“It was actually really cool,” Parkinson said. “In all of our one-on-one interviews, we would always relate things to golf, how we could work and learn from it. It was really cool to be able to relate like that and to be able to apply it to the missionary work. I thought that was very special.”
President Bruce Summerhays
Bruce Summerhays was a golf pro for much of his life, but his greatest success in competitive tournaments came on the Senior Tour.
“He might have played in a few tournaments (when he was younger), but from what I understand, his application got lost, and so he just said I’ll have to find something else,” said Carrie Roberts, Summerhays’ daughter, who is the head women’s golf coach at BYU. “He was the assistant pro at the Olympic Club and then he was at Stanford as head coach and then he came to Heber as the Wasatch Mountain head pro. Then, when he turned 50, he decided to play in some tournaments. He toured on the senior series, and he played in a few tournaments. He played well enough and he qualified and kept his card for 17, 18 years.”
Summerhays won three championships during those 17 years and compiled more than nine million dollars in career earnings. But he is more than an outstanding golfer. His desire to give of himself made him a great leader of young men, including Parkinson. The relationships he made while serving as a mission president carry on after his return home to Utah, including the bond between a pair of golfers from different generations.
“He’s so loving. The first time he meets you he’ll give you a hug,” Roberts said. “One of his missionaries was quoted as saying, ‘You just had to exist for President Summerhays to love you.’ That was kind of a cool thing to hear.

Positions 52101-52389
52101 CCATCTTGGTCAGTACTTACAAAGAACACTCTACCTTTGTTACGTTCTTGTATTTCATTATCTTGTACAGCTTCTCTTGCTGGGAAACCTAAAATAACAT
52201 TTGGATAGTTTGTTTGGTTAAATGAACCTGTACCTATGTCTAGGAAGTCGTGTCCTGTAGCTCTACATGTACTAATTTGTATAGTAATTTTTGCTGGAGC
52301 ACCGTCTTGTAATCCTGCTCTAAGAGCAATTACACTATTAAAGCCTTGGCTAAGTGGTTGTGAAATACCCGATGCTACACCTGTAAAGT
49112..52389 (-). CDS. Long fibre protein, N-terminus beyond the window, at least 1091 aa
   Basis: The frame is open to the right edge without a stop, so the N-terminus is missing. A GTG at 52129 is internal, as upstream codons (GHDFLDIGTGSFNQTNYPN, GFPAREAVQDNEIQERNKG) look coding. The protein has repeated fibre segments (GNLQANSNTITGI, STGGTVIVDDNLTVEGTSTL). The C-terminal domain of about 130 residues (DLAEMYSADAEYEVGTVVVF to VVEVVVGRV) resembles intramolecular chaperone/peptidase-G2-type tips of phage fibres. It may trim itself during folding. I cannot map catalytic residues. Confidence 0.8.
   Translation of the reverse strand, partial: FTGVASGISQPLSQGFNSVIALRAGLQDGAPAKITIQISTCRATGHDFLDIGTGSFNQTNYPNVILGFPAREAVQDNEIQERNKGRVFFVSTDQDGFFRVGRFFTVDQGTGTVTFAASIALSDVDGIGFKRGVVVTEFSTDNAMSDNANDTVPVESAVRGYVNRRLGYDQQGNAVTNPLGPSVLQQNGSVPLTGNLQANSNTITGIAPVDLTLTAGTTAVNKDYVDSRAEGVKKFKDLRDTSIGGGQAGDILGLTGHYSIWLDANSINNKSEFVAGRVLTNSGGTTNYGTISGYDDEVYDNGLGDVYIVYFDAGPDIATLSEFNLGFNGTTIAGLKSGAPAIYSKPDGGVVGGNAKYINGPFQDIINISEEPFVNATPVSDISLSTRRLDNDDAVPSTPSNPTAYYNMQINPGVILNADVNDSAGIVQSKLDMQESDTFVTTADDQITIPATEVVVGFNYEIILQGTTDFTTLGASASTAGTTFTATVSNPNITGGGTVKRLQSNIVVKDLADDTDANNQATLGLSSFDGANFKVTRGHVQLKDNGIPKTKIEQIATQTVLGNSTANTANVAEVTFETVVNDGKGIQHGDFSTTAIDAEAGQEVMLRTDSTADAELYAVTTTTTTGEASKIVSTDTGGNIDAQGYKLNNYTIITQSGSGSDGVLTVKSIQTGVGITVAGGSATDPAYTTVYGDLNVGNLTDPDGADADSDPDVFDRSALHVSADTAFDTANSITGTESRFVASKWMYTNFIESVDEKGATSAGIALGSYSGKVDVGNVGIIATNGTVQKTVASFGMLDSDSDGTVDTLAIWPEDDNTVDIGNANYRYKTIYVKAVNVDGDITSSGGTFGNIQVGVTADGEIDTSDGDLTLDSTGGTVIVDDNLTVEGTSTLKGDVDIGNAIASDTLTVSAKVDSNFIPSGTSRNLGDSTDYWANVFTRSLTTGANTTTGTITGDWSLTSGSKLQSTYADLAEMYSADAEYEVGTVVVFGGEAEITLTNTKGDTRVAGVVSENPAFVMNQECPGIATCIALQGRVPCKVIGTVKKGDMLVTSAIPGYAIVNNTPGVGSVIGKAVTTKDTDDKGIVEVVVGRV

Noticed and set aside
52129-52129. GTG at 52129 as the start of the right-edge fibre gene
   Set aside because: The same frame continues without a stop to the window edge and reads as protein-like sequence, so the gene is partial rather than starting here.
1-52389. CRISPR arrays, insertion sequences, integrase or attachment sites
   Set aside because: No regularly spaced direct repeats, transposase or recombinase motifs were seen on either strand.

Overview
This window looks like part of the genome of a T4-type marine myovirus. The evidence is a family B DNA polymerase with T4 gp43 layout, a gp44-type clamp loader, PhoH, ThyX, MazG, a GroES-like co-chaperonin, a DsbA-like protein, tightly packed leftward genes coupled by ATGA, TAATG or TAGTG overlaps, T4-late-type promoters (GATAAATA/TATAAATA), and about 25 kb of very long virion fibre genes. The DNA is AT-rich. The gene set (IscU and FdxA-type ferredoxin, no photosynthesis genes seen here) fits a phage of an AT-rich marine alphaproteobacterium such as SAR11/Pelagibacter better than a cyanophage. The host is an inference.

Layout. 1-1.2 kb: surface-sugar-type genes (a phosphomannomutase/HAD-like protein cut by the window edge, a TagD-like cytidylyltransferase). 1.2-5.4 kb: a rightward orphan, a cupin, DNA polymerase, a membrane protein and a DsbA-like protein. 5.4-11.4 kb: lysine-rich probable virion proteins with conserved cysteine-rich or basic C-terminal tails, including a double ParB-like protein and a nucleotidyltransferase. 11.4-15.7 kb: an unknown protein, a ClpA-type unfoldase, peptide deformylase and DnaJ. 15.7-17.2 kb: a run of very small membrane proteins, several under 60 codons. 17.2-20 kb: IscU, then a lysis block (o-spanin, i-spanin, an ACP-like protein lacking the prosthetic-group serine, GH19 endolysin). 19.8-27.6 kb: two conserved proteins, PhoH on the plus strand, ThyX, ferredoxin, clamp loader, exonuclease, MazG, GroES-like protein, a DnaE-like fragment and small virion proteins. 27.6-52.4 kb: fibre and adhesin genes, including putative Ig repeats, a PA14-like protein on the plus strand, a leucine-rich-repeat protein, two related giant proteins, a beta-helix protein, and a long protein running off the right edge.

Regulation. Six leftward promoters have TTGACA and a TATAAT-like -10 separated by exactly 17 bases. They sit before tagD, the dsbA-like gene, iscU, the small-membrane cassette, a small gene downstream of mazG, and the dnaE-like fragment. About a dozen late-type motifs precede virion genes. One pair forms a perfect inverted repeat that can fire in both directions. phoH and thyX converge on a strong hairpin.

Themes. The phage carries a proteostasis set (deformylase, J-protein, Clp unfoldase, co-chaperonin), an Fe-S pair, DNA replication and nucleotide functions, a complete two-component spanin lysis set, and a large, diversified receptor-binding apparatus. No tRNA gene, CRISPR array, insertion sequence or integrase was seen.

“He’s got a great sense of humor. He’s very understanding but he also knows the rules. He’d give you the shirt off his back. A caddy from the Tour knocked on our door one time. He didn’t know my dad too much, but obviously knew him because he was on the Tour. He said, ‘Hey Bruce, I need some money, I need some help.’ Dad gave him a few hundred bucks and didn’t ask for an explanation and didn’t ask for the money back. That’s just the kind of man he is. He’d give anybody anything.”
Since returning home from his service in Florida, Summerhays has continued to serve as an adviser and friend to Parkinson, who hopes to eventually play on the PGA Tour.
“I just know that when he (Joe) came back he still talked to my dad quite a bit,” Roberts said. “He even snap-chatted him, which is kind of funny. I know that when he came back, he was trying to decide if he was going to redshirt or not, and he called my dad for advice, which is pretty cool. Joe came to the airport when my dad came back, so obviously he’s been a big influence in his life.”